Frédéric is a young, chatty kid who drives fast and seems to have a big heart. His family is from the area and while he’s not going where we want to go, he takes us a bit along the way and drops us off at a bus station at the entrance of the Verdon nature park. He assures us that he as a local is certain we will be picked up here. And if not, at least there’ll be a bus. Off he zooms again to help his father with the gardening as we get our sign out again and wait in the heat.
We’ve melted into a little puddle already, watching cars passing by, when a massive caravan appears. It looks like the Dubai of caravans and we already turn our heads towards cars behind it. We know from experience that caravans never stop for us. WRONG. Once again we learn that there is no particular demographic when it comes to picking up hitchhikers. A middle-aged French couple opens their doors. Yes, they’re going past Manosque. And so we find ourselves in the most luxurious caravan that brings our houses at home to shame.
The couple is from Northern France and so lovely that they even ask if we want to stop at a supermarket to stock up on food, and then go on a detour to drop us off right at our campsite which is a bit of a walk out of town. We’re so thankful that we didn’t have to carry our stuff all this way in the heat that we don’t even notice how shitty the campsite is at first. Reality hits us soon when we can’t get the tent pegs into the ground, not even with a hammer. It’s rock hard soil. The toilets and showers don’t have proper doors and there’s loads of bugs crawling around. No common room, no swimming pool as advertised. The joys of off-season camping.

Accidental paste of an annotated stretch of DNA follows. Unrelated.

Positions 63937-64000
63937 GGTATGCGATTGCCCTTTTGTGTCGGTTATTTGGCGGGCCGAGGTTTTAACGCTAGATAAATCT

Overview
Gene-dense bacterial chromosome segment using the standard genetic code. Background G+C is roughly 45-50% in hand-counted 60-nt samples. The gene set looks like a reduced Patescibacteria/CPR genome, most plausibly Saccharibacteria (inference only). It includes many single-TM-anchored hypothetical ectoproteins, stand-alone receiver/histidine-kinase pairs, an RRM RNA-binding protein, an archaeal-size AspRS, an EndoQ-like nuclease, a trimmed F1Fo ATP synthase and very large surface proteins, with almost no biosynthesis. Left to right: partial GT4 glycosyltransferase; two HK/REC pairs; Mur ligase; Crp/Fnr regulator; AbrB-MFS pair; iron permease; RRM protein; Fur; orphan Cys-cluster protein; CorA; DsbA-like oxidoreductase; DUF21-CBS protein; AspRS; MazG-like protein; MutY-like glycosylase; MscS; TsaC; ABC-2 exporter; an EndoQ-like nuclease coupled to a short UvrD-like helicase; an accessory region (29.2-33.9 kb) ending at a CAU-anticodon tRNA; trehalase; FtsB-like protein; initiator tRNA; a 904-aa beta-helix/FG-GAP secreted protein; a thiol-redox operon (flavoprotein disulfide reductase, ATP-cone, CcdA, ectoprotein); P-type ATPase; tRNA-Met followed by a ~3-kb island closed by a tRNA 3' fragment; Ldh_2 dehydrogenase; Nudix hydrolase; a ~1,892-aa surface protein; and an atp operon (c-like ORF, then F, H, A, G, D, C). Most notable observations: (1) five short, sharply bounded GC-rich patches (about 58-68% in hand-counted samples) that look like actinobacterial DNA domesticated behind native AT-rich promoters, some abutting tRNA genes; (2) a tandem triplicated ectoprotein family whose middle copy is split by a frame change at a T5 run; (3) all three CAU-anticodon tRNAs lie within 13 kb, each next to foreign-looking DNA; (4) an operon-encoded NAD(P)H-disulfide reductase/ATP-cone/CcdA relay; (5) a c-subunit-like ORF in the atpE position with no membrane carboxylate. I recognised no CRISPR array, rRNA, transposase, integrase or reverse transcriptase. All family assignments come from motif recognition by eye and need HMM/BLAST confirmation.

We don’t plan on staying here for long so we ignore the circumstances and walk into town for a well deserved beer. Manosque is a historical town but the center is tiny and absolutely dead at night. We can’t find a single bar so we have two beers in the only cafe that’s open where we are the only guests and then head back to the campsite. We have ambitious plans tomorrow: Visit the famous Verdon gorges and Moustiers-Sainte-Marie, a magical pilgrimage town, supposedly the most beautiful in all of France.
It’s about 50KM to the town, and another 15 to Lac de Sainte-Croix where we want to rent a boat and head into the gorge for as long as we’ll have time to, before the sun sets and we have to hitch back. There’s not a big chance of this happening. The roads are usually empty, most traffic only goes from village to village and apparently the French aren’t exactly known to pick up hitchhikers.
Still, we want to give it a shot. For this, we first walk half an hour into Manosque. A very excited local picks us up, speaking in such a strong dialect that I barely understand a word, and drops us off outside of Manosque in the direction of Verdon. There, the road splits. First we try on the road going right for a bit since it looks bigger on Google maps. After an unsuccessful half an hour and observing the other road, we move there and get a ride within minutes. It’s the nicest couple, about the age of our parents.